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ERIC Number: ED533997
Record Type: Non-Journal
Publication Date: 2011
Pages: 252
Abstractor: As Provided
Reference Count: 0
ISBN: ISBN-978-1-1248-2011-8
ISSN: N/A
Examining the Scholastic READ 180 Program Teachers' Perceptions Regarding Local Setting Factors and Role of the Teacher Impacting the Program's Implementation in Seventh Grade at Three Middle Schools
Gagliardi, Luanne
ProQuest LLC, Ed.D. Dissertation, University of Hartford
The purpose of this study was to examine three seventh grade R180 teachers' perceptions regarding the local setting factors and role of the teacher impacting the program's implementation across the three middle schools. The conceptual framework guiding this study was derived from the Scholastic R180 Logic-of-Change Model, which depicts an instructional sequence leading to a long-term goal of improved student reading performance and the connections between the activities and the expected outcomes throughout the steps of the program. The model is grounded in the Theory-of-Change concept, which provides the theoretical understanding of changes that must occur when schools are implementing new programs to support student achievement (Weiss, 1995). This descriptive, multiple-site case study examined three R180 teachers' perceptions in regard to how the local setting factors and role of the teacher that impacted the R180 program in the seventh grade. The four data sources were teacher surveys, teacher interviews, classroom observations, and artifacts obtained during the interview process. A case study protocol guided the collection, analysis, and writing of data, findings, conclusions, and recommendations. The study identified two major conclusions. First, the two dominant roles, facilitator and motivator, influenced the successful implementation of the R180 program to help increase students' reading comprehension. Secondly, the study concluded that a positive school or classroom environment, the supportive nature of administration and other staff members, and meaningful professional development appear to sustain the R180 program implementation, while time constraints and technical difficulties can be major obstacles in implementing the program. The study allowed the researcher to gain a clearer perspective of the critical roles that teachers play if they are to successfully facilitate the R180 program and effectively motivate their students in understanding and appreciating reading as a necessary lifelong skill. The study also demonstrated that local setting factors in school communities need to support the efforts of the R180 teacher. However, it is incumbent upon the teachers to affect positive change regardless of the obstacles in their way. A major part of this commitment is the teachers' obligation to improve their instructional practices and student learning and promote an productive classroom environment that cares about how students learn and how well they learn. Future recommendations for practice should include university preparation for aspiring teachers to take at least one reading course designed to address the needs, abilities, and disposition of the older struggling reader; on-going professional development opportunities for R180 teachers to expand their R180 practices through Scholastic sponsored coaching sessions; and appropriate funding to maintain the R180 technology component. Future recommendations for research would include a replication of the present study using a larger sample of R180 teachers; a study examining strategies for motivating low-achieving students; a study examining the R180 students' perceptions of the role of the teacher and local setting factors that impact their learning; and a study replicated at the middle school level with special education R180 classes to examine how the R180 teachers perceive the role of the teacher and local setting factors that support or hinder the R180 program. [The dissertation citations contained here are published with the permission of ProQuest LLC. Further reproduction is prohibited without permission. Copies of dissertations may be obtained by Telephone (800) 1-800-521-0600. Web page: http://www.proquest.com/en-US/products/dissertations/individuals.shtml.]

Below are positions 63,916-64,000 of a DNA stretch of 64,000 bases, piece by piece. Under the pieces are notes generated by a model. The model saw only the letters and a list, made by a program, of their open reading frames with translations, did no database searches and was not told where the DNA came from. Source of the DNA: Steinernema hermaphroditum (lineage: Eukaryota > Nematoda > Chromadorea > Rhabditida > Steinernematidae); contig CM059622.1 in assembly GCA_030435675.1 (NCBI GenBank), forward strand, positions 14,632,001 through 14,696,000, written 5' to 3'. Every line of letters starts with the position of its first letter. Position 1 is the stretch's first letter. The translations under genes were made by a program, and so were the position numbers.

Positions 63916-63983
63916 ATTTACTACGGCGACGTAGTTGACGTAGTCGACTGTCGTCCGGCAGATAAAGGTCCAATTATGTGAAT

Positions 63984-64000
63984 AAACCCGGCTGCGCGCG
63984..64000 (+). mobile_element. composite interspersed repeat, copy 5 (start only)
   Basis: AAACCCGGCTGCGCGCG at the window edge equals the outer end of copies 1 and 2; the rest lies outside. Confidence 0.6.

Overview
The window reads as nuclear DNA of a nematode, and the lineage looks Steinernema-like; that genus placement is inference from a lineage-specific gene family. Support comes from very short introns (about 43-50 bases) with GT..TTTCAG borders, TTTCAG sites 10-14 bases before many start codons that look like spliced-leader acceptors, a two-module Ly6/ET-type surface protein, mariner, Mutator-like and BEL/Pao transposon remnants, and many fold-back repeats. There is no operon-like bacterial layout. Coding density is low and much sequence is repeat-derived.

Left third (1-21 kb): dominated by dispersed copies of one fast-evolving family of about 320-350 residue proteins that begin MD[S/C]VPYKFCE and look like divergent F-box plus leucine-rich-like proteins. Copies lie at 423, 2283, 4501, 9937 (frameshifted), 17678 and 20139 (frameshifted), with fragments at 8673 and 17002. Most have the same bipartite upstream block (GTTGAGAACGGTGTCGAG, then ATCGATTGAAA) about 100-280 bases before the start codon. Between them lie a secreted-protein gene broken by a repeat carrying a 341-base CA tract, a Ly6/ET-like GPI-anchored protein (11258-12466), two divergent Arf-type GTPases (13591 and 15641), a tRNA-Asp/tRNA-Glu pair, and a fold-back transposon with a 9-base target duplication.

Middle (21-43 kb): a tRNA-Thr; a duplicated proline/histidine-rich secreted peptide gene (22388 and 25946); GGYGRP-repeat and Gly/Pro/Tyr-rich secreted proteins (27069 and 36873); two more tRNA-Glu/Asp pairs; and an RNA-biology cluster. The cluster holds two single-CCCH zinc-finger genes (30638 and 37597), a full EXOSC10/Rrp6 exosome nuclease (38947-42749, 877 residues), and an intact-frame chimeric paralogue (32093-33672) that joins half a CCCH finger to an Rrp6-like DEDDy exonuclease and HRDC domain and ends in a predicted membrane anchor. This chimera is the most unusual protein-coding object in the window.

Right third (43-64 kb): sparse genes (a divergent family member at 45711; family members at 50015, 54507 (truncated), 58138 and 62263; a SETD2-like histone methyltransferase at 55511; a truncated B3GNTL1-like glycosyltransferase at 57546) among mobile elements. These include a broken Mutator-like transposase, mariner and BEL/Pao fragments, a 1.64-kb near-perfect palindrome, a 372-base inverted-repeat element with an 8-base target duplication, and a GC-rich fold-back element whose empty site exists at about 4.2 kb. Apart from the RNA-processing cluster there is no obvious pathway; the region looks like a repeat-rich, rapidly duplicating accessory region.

ProQuest LLC. 789 East Eisenhower Parkway, P.O. Box 1346, Ann Arbor, MI 48106. Tel: 800-521-0600; Web site: http://www.proquest.com/en-US/products/dissertations/individuals.shtml
Publication Type: Dissertations/Theses - Doctoral Dissertations
Education Level: Grade 7; Junior High Schools; Middle Schools
Audience: N/A
Language: English
Sponsor: N/A
Authoring Institution: N/A